Source: New York Times
Eric Calais was co-author of a 2008 paper (pdf) that used GPS measurements to estimate the rate that strain was building up on the Enriquillo fault, extrapolated from that the total elastic strain accumulated on the Haitian part of the fault zone since the last big earthquake, and calculated that if it was all released in a single earthquake, it would have had a magnitude of approximately 7.2. Some of that strain has now been released by the magnitude 7.0 three weeks ago, but it might be less than you instinctively think: the earthquake magnitude scale is logarithmic, so a magnitude 7.2 earthquake represents about 1.6 times more energy than is released by a magnitude 7.0 earthquake. This leads to the conclusion that the unruptured parts of the Enriquillo fault, particularly the part to the east of January’s rupture (which is still very close to Port-au-Prince), still represent a significant seismic hazard.
Another look at the earthquake history of Haiti and the Dominican Republic also reveals a second potential earthquake hazard. The northern Septentrional Fault System seems (from current, GPS-derived, deformation patterns), to accommodate just as much tectonic motion as the Enriquillo system. The part of the Septentrional Fault that runs through Haiti last ruptured in 1842, and has built up enough strain to potentially cause a magnitude 6.9 earthquake if it all ruptured in one go. But there are no historically recorded earthquakes on the part that runs through the Dominican Republic, and paleoseismic studies (which look for disruption of datable horizons in trenches dug along the fault) indicate it probably last ruptured almost 1000 years ago. If that’s right, there’s enough strain stored up on this section to cause up to a magntiude 7.5 earthquake.
To sum, up then, despite January’s quake releasing a fair amount of the strain built up at the plate boundary, there’s still plenty more yet to be released in this part of the Caribbean. Seismologists can’t really predict if the recent earthquakes have increased the chances of this remainder being released sooner rather than later; more data is definitely required about how the crust has responded to the last month of shaking and stress changes, both through close study of comparative radar imagery (several examples are up at the Group on Earth Observations site), and getting on the ground to make more GPS measurements. However, what should not be ignored is that regardless of the details, this region is always going to be at risk from these sorts of earthquakes. The strain still being stored on the Enriquillo and Septentrional faults is going be released at some point in the decades to come, and it’s just a question of when, and how (multiple ruptures, or one big one?). But even then, the danger will not disappear – the slow yet inexorable motion of the North American and Carribean plates will place strain across these faults again – including the segment that caused so much carnage three weeks ago – and eventually they will rupture again. After that, the earthquake cycle will restart once more until they rupture again, and again, and again. The tectonic rhythms of our planet are slow, and a few hundred years of inactivity on a fault is a mere eyeblink when its lifetime can be measured in hundreds of thousands, even millions, of years.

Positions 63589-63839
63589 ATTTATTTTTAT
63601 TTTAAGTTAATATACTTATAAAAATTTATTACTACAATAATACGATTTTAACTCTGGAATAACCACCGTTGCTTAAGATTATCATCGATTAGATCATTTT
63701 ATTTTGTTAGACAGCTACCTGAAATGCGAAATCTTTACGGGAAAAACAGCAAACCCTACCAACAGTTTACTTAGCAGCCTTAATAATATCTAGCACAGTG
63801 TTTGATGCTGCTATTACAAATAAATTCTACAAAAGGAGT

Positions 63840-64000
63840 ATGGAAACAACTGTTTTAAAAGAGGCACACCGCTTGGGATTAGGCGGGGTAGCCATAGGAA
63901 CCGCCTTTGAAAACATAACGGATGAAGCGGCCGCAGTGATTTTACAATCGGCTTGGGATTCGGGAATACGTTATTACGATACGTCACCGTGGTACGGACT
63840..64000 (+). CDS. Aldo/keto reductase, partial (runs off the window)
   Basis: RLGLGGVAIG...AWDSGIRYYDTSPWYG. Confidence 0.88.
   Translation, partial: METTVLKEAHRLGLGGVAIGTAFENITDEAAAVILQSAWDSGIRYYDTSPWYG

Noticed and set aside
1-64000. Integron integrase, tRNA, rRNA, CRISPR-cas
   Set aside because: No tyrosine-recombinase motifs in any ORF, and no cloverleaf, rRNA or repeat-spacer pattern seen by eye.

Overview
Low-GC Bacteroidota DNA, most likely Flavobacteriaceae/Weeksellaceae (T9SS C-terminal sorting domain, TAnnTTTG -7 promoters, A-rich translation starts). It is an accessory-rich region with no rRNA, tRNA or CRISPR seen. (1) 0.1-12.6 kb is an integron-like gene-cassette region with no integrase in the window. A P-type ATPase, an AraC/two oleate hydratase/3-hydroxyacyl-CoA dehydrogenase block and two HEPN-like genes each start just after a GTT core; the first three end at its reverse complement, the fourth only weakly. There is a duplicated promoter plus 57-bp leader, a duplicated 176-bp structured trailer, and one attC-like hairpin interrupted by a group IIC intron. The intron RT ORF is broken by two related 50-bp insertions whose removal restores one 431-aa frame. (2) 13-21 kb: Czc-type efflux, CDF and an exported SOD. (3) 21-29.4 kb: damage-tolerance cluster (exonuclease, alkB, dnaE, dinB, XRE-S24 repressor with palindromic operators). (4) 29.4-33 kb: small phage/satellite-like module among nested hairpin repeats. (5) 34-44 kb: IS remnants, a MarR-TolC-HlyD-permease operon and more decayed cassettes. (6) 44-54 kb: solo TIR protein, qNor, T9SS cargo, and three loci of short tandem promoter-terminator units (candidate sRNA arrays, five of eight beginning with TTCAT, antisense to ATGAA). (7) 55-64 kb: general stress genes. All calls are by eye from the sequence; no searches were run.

Whilst geologists can not – and may not ever – be able to predict exactly when an earthquake will hit, we are getting to the stage where we know where they are most likely to strike, and roughly how big and how frequent they are likely to be. The northern Carribean is seismically active, and will remain so until what is, for us, an unimaginably distant point in the future. Making the people who live there aware of the seismic risks is important: even after 50 years pass and last month’s tragedy fades from the Haitians’ memories, geologists need to press home the fact that it will happen again, and people should plan and build – and live – accordingly.